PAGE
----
CQRS in itself has worked out quite nicely so far. There is a lot of infrastructure I had to create, although fortunately Jonathan Oliver has created the EventStore project that at least spared me the work of rolling my own EventStorage system.

Since I’ll be working on this project for the rest of the year you can expect a few posts on the internals of the system and my thoughts on CQRS and eventual consistency in web applications.


Although I hate to admit it, I was always a web developer. I still suck at design as much as anyone else, but I was writing web applications all along, trying to convince myself that I was doing back-end stuff while hacking together the occasional HTML input form.

No more, I finally gave in and acknowledged the browser as the one platform I am probably targetting 80% of my work for, so I decided it’s time man up and really learn JavaScript.

I kind of knew JavaScript, it’s C based after all.. And I kind of knew my way around jQuery but never took the time to properly learn what makes this language so great.

So I got myself the brilliant book JavaScript: The Good Parts by Douglas Crockford and took a few nights to watch his great presentation Crockford on JavaScript that made a lot of things about the language clearer.

Funny thing: Right after I started getting a firm grasp around JavaScripts/EcmaScripts quirkyness I had to help out getting a project out the door that was entirely done in JavaScript as it was using the Sencha Touch JavaScript library to run on the iPad. (Note: ExtJS/Sencha are really incredibly ugly JavaScript frameworks – Use jQuery whereever possible)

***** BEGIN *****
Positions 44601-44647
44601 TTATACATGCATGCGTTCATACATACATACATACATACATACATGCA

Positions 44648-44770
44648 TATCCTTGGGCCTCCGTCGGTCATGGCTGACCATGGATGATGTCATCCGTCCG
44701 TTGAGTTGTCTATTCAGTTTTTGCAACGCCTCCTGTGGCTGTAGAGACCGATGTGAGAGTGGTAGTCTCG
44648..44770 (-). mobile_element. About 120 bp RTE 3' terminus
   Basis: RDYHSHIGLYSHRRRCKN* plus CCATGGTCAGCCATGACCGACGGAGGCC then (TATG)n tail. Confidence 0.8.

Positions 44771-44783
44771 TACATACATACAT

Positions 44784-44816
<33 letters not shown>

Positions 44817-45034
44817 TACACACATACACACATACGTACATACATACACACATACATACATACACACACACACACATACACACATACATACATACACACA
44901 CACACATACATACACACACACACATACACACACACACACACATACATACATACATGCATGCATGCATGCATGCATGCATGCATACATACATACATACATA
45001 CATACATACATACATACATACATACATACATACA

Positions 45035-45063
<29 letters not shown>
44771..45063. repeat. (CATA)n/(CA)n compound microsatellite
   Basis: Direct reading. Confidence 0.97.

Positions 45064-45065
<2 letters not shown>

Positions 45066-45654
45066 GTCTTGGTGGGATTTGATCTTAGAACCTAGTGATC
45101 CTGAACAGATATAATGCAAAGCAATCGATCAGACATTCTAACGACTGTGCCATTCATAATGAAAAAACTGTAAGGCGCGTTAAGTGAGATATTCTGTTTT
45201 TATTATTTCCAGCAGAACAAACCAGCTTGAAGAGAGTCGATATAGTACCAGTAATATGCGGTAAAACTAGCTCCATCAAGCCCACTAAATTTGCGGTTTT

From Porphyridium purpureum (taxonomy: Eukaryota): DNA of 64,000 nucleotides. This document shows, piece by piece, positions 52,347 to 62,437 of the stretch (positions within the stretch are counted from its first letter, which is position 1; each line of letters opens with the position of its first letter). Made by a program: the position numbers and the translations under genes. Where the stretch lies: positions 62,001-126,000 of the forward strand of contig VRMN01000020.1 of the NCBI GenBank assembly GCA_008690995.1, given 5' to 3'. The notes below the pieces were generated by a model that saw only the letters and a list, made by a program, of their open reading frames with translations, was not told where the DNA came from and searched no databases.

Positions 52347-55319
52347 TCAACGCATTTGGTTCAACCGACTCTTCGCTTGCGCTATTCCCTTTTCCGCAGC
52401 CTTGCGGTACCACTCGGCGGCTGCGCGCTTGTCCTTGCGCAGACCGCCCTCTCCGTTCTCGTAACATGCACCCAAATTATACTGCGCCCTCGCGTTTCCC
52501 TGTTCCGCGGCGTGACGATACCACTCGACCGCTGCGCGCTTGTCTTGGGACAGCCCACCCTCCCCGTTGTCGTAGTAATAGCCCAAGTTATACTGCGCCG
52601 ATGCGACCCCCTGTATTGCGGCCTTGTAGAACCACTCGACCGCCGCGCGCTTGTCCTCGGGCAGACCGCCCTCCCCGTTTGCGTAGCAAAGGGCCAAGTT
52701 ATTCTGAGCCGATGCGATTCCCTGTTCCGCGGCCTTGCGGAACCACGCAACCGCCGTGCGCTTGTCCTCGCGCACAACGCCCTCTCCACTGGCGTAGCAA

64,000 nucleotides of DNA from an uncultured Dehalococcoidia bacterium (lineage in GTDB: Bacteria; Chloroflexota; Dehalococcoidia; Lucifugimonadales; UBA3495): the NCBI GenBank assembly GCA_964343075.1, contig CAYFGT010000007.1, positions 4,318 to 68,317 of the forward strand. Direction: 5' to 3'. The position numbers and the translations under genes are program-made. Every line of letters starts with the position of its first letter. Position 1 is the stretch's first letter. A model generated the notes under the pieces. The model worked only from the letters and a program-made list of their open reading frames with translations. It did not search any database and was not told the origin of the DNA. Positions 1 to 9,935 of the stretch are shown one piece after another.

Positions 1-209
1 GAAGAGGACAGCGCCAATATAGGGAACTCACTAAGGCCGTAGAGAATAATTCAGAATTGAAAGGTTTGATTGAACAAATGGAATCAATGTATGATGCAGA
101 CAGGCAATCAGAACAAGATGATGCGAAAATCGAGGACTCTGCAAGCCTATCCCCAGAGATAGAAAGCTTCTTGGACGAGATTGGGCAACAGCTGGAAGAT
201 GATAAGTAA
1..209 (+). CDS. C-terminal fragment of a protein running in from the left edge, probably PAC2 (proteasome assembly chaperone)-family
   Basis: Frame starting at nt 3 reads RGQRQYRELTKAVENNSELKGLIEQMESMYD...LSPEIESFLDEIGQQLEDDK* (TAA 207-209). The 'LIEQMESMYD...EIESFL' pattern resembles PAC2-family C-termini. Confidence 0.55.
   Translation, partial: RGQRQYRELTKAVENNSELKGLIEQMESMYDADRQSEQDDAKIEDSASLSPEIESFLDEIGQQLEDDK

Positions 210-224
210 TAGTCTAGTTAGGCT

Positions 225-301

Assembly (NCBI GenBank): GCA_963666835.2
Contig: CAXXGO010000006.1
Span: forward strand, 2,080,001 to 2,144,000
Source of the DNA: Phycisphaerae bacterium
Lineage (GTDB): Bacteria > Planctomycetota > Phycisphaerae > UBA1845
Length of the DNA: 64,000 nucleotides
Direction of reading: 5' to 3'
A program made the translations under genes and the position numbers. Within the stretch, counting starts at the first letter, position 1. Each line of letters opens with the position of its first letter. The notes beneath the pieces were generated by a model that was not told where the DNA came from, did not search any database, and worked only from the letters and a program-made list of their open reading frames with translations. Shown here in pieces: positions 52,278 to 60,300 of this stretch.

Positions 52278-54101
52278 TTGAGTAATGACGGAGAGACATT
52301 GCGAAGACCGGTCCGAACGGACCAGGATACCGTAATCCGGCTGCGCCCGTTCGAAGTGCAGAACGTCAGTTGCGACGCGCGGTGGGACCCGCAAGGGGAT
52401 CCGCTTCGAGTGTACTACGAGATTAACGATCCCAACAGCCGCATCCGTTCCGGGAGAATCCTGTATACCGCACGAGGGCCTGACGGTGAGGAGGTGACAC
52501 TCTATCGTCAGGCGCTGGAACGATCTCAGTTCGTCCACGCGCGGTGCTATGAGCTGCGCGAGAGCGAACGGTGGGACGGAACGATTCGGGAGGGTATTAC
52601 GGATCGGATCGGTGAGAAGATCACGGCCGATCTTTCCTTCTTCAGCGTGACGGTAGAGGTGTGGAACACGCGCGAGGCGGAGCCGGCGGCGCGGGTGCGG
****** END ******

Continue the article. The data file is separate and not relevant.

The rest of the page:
Ruby and Rails

This goes hand in hand with the last point. After realizing that I’ll be doing MVC for a pretty long time I decided it’s time to really take another look at Rails and how it’s been doing while I was following ASP.NET MVC.

While I had looked at Rails earlier, I usually had given up trying to figure out how to install it on Windows and had just looked at the samples to conclude: “Same as .NET but with a bit of code-gen”

And oh boy was I wrong! While ASP.NET MVC really manages to get a lot of things right (at least for a MS framework), Rails3 is simply lightyears ahead.

And it’s not so much the core functionality I was usually looking at. It’s the subtle little things you don’t see in the samples but really learn to appreciate while working.